When it comes to the topic of "democracy", I think that it's a darn good system which we should allow to be used as often as possible.

Saturday, February 16, 2008

New York Times on Jim Amann

Local Times reporter Cindy Boynton wrote this article for tomorrow's Regional edition, titled "A Run for Governor, Rough Edges Included":
Followers of Connecticut politics may have already noticed some similarities between James A. Amann, the House speaker, and former Gov. William A. O’Neill.

Like Mr. O’Neill, governor from 1980 to 1991, Mr. Amann (pronounced AIM-en) is a conservative Democrat. Both served as House majority leader. Both owned taverns and attended, but never graduated from, college. Mr. O’Neill sold life insurance; Mr. Amann made a living selling cars and cellphones.

Mr. O’Neill, who died in November, was the state’s last Democratic governor. Mr. Amann, 51, hopes to be the next.

Representing Milford’s 118th District since 1991, Mr. Amann recently announced the formation of an exploratory committee for the 2010 race for governor.
The reporter called and interviewed me about Jim:
Working against him, however, are a handful of bloggers who are critical of his personality and politics. Several of them stood outside Mr. Amann’s announcement for governor with a rented hearse and signs that read “Amann D.O.A.”

Their main gripe is Mr. Amann’s decision to back Senator Joseph I. Lieberman, an independent, rather than the Connecticut Democratic primary winner, Ned Lamott, in 2006, said 49-year-old Bob Adams of Milford. Mr. Adams, a network engineer who runs, was also part of the protest group at Mr. Amann’s announcement. (emphasis mine)

Mr. Adams said he believes that “Jim Amann is not as decisive a leader as we deserve.” He added, “I see him as a political machine-type who can have some pretty raw moments.”

While Mr. Amann said he sometimes, and “regrettably,” has a short temper, he wished people like Mr. Adams would take the time to get to know him.

“They’d see that underneath everything, I’m really a big softie,” Mr. Amann said. “And I think I’m good at what I do. If I wasn’t, I wouldn’t be still in Hartford.”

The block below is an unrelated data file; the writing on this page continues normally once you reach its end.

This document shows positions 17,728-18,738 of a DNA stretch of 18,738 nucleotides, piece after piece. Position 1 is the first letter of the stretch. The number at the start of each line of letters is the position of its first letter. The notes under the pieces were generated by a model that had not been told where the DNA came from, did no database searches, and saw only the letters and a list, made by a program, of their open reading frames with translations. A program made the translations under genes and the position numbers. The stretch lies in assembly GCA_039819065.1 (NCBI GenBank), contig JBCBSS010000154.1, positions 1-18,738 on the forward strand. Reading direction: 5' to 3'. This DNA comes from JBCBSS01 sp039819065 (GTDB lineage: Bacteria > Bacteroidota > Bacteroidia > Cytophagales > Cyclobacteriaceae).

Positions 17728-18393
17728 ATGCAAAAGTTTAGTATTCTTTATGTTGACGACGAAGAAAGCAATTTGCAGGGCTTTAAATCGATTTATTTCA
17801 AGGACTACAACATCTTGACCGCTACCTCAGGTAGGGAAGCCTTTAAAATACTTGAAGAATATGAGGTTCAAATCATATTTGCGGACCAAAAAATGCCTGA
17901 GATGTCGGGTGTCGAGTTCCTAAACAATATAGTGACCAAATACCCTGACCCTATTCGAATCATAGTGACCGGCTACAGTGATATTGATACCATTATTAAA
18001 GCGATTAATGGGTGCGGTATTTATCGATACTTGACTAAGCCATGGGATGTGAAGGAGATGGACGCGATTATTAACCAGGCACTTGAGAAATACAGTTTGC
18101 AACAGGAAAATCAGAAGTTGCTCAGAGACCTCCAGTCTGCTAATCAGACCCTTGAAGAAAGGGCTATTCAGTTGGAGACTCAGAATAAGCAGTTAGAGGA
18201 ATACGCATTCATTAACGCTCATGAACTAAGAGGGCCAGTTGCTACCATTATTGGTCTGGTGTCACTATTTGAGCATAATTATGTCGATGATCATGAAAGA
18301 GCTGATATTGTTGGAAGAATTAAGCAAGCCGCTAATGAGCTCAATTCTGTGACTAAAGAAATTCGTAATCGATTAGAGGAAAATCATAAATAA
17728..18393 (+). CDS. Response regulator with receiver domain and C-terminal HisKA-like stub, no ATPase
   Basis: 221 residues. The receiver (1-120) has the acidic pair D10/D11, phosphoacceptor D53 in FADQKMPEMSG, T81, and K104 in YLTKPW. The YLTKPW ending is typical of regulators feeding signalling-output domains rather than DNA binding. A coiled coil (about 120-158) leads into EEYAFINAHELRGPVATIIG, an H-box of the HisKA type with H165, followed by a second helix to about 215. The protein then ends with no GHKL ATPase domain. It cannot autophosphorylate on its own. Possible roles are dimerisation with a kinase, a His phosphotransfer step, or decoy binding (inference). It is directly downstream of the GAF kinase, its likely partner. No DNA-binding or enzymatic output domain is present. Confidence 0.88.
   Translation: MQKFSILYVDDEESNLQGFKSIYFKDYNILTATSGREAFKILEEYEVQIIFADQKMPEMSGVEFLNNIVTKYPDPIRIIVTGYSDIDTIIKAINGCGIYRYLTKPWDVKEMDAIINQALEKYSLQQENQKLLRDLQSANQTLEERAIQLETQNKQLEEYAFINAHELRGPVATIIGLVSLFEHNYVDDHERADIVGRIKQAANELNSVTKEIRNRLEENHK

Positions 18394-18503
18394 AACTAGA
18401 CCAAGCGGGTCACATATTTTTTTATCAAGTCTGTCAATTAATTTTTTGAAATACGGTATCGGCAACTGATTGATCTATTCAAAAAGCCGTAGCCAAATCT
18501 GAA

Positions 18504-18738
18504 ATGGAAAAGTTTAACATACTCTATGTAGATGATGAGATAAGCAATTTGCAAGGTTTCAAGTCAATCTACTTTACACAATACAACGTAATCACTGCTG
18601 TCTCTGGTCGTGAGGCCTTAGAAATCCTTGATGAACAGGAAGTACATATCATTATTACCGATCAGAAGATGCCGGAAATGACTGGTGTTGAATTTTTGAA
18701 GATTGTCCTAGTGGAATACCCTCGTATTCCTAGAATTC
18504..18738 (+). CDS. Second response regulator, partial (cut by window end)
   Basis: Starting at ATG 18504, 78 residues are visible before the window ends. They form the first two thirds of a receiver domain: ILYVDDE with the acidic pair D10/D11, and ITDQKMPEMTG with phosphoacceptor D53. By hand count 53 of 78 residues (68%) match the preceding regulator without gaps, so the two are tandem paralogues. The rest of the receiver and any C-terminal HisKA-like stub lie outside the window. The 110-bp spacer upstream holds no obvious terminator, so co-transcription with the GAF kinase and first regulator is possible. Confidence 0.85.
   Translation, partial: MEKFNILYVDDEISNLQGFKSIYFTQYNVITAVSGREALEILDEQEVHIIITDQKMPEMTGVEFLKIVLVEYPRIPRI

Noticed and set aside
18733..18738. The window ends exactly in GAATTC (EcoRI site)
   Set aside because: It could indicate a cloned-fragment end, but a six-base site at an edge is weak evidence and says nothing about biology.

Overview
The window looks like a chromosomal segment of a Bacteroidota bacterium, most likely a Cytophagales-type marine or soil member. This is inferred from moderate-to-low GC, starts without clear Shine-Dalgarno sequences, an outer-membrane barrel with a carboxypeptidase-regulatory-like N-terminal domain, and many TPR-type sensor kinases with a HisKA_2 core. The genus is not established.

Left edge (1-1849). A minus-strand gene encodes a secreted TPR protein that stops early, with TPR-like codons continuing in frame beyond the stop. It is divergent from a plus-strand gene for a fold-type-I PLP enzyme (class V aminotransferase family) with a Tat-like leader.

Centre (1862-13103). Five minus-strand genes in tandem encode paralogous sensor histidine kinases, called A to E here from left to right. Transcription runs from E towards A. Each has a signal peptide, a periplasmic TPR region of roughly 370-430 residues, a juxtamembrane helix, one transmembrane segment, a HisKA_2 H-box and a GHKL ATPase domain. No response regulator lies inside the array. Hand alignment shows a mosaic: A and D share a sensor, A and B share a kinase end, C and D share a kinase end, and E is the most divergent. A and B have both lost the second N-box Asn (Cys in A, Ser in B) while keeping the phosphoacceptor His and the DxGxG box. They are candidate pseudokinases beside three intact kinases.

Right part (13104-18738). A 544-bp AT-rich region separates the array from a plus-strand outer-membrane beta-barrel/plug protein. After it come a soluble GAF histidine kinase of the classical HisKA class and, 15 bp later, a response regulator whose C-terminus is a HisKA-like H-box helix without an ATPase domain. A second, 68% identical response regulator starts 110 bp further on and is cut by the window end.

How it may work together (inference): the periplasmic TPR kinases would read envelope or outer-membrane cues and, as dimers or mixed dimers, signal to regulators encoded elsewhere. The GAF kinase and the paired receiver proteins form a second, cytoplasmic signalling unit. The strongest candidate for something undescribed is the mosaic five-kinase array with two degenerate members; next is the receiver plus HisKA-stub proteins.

I think it's awesome that they put up the link to my blog in the article, but I thought I'd made it clear to the reporter that I was there as a member of the Milford DTC; and while I knew the bloggers outside, I wasn't a part of their protest.

The quotes in the article are accurate, however. It still rankles me that Amann betrayed his party and worked his ass off to help Lieberman remain in the Senate. I don't care how big a "softie" he purports to be, what he did was wrong, plain and simple.

For a guy who owes his entire political career to the Democratic party, he sure didn't hesitate to work against it.

Since then, Joe Lieberman has gone on to vote FOR domestic spying, FOR keeping our troops in Iraq, FOR allowing torture, and he's endorsed and is actively campaigning FOR Republican John McCain for president.

Yup. That worked out really well, didn't it Jim?

Why Telecom Immunity is a bad thing

(Room 641A is an alleged intercept facility operated by AT&T for the U.S. National Security Agency, beginning in 2003.)

President Bush threw quite the hissy fit this week, when the House debated a FISA bill that didn't include telecom immunity. He stamped his little feet and wailed, "I am prepared to delay my departure and stay in Washington with them if it will help..."

Bush apparently thinks we're a nation of dummies, and says it'll be Congress's fault if FISA expires and the terrorists win. The MSM has finally gotten on board and is pointing out that Bush is refusing to sign any bill that doesn't include immunity.

Fortunately, Congress responded by shelving discussion for the week or so February recess, allowing Bush to go to Africa and spread his rare form of hypocrisy there. I'm sure various leaders there are dancing with joy at the prospect of being lied to by Bush in person.

Why is Bush so adamant about immunity from any potential criminal or civil charges against the giant telecommunications corporations that may have illegally spied on Americans? Is protecting these ginormous entities more important than the Constitutional rights of our nation's citizens?

Well, according to Bush, of COURSE it is! The Constitution is simply a pesky obstacle that needs to be circumvented so Bush can do anything he wants.

Some people are saying, "Well, what's the big deal? I don't care about telecom immunity. I haven't done anything criminal, so why would I care if they spy on me? Only the guilty should be worried about that!"

They don't understand that once you give up your rights, it's very difficult to get them back. And also, it makes it much easier for the government to take away ADDITIONAL rights. Doesn't the phrase "slippery slope" hold any meaning to these people?